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Steve Justa Singles

Thought I would post something I recently came across that I hadn’t been familiar with before. Maybe someone else will find it interesting/useful. It seems Dan John wrote about it in one of his books.

It’s called Steve Justa Singles. You basically pick a lift you want to improve, and then work that lift every day (7 days a week).

The actual “program” is to use 70% of your 1RM and perform 3 single reps with 2-3 mins rest in between each set. After day 1, you increase the the number of sets +2. So on day 2 you would do 5 sets of singles at 70% 1RM. You continue doing this until you reach day 7 at 15 sets of 1 rep. Then for the following week you increase the weight. I think technically Mr. Justa would have you test your new 1RM, before re-running the next week at a new 70% but I could be wrong. That is not my plan as it seems you would be testing the 1RM far to frequently to me.

Instead I am just adding 5lbs each week over 20 weeks to build up to a new Front Squat PR. These workouts are just supplementing my other training and more of a way to get in more practice on the front squat. I don’t think my issue is so much strength related as it is technical. I just haven’t done thousands of front squats yet.

After hammering away on back squat for so long I have created a relative imbalance in the front squat. I am using this singles method in the morning while drinking coffee and reading the news to get in some technique work on the front squat.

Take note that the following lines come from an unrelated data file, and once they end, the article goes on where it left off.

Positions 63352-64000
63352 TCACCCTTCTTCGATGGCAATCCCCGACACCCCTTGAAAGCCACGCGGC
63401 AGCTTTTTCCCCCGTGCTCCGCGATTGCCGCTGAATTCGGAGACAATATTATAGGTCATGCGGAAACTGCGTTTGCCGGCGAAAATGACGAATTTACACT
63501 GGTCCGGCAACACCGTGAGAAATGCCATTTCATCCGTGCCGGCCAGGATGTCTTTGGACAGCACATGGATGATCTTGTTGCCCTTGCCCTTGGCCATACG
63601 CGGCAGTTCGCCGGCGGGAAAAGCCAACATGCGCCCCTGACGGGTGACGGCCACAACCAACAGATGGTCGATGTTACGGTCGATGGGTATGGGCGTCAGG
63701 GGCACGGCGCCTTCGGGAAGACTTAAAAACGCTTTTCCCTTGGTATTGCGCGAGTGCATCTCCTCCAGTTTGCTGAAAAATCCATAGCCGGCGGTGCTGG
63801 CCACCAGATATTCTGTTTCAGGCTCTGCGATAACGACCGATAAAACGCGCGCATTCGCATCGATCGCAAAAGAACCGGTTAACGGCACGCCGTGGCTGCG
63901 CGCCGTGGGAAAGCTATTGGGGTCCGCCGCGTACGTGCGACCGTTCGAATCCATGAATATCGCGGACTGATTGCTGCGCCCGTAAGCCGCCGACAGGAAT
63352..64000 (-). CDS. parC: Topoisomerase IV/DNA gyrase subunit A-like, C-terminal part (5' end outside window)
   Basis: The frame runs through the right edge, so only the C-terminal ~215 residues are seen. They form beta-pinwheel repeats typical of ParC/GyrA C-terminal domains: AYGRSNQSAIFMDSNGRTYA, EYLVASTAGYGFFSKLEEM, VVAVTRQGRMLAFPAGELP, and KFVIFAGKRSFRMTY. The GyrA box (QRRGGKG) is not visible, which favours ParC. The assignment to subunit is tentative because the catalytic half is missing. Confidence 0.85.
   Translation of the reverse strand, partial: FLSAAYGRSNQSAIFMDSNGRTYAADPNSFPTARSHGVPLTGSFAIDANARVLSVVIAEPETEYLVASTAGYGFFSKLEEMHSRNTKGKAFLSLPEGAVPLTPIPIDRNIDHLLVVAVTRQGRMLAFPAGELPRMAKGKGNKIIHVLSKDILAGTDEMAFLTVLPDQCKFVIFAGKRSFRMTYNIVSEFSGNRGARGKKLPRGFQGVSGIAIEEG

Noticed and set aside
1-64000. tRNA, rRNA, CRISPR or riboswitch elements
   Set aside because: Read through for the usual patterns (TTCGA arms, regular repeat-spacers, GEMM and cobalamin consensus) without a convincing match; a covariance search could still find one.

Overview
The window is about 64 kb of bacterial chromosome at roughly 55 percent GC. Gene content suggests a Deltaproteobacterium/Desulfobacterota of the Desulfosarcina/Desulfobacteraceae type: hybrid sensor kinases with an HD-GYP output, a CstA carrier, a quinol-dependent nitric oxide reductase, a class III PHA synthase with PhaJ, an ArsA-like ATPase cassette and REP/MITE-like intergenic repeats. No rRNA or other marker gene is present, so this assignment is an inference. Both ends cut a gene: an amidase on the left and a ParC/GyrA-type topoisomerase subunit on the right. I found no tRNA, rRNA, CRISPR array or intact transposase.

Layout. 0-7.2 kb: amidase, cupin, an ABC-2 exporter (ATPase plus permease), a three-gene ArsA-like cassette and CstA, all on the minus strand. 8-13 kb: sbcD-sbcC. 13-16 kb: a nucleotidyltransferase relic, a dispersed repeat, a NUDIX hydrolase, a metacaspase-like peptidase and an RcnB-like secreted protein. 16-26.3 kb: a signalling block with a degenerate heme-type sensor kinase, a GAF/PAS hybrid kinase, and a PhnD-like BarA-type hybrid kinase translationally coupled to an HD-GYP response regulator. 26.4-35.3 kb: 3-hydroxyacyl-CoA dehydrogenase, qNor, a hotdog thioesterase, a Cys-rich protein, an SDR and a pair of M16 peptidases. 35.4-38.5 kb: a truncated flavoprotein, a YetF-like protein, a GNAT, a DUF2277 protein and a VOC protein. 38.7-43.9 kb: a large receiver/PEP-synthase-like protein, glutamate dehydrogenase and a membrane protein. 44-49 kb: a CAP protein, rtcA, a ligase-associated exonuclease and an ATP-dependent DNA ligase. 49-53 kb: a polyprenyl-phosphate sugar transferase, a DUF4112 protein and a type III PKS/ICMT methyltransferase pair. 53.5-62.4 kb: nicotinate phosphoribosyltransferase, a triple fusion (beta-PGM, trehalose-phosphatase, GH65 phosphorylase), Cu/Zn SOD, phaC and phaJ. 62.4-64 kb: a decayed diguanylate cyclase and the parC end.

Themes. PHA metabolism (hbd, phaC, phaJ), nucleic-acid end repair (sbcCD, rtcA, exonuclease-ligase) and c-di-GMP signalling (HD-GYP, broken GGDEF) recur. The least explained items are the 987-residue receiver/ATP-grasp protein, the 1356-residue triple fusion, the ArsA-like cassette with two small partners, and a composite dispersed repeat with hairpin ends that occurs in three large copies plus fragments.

These workouts are very low stress so far and won’t really cause you to even break a sweat. I suppose that will change as the weights get heavier, but I am hoping to keep at it for all 20 weeks and see what happens.

Here is my planned progression. Note my current 1RM on Front Squat is only 330lb. On week 20 I will plan to do 15 singles at 330 lb. If I can pull that off I am certain I should have a better 1RM on front squat than previously. At least that’s my current working theory.

Program Notes:
Front Squat 70% for 3 reps, +2 more reps each day for 7 days a week. Then increase 5lb.

Week 1, Day 1-7: 3-5-7-9-11-13-15 (235lb)

Week 2, Day 1-7: 3-5-7-9-11-13-15 (240lb)

Week 3, Day 1-7: 3-5-7-9-11-13-15 (245lb)

Week 4, Day 1-7: 3-5-7-9-11-13-15 (250lb)

Week 5, Day 1-7: 3-5-7-9-11-13-15 (255lb)

Week 6, Day 1-7: 3-5-7-9-11-13-15 (260lb)

Week 7, Day 1-7: 3-5-7-9-11-13-15 (265lb)

Week 8, Day 1-7: 3-5-7-9-11-13-15 (270lb)

Week 9, Day 1-7: 3-5-7-9-11-13-15 (275lb)

Week 10, Day 1-7: 3-5-7-9-11-13-15 (280lb)

Week 11, Day 1-7: 3-5-7-9-11-13-15 (285lb)

Week 12, Day 1-7: 3-5-7-9-11-13-15 (290lb)

Week 13, Day 1-7: 3-5-7-9-11-13-15 (295lb)

Week 14, Day 1-7: 3-5-7-9-11-13-15 (300lb)

Week 15, Day 1-7: 3-5-7-9-11-13-15 (305lb)

Week 16, Day 1-7: 3-5-7-9-11-13-15 (310lb)

Week 17, Day 1-7: 3-5-7-9-11-13-15 (315lb)

Week 18, Day 1-7: 3-5-7-9-11-13-15 (320lb)

Week 19, Day 1-7: 3-5-7-9-11-13-15 (325lb)

Week 20, Day 1-7: 3-5-7-9-11-13-15 (330lb)

I for one am dubious that a non-noob can go from doing their 1RM once to doing it 15 times in 5 months. I’m concerned also that some sort of overuse injury will rear its head along the way. But I sincerely wish you the best of luck, and am legit curious to hear how it turns out (please either log your experience, or give us a full report once it’s over).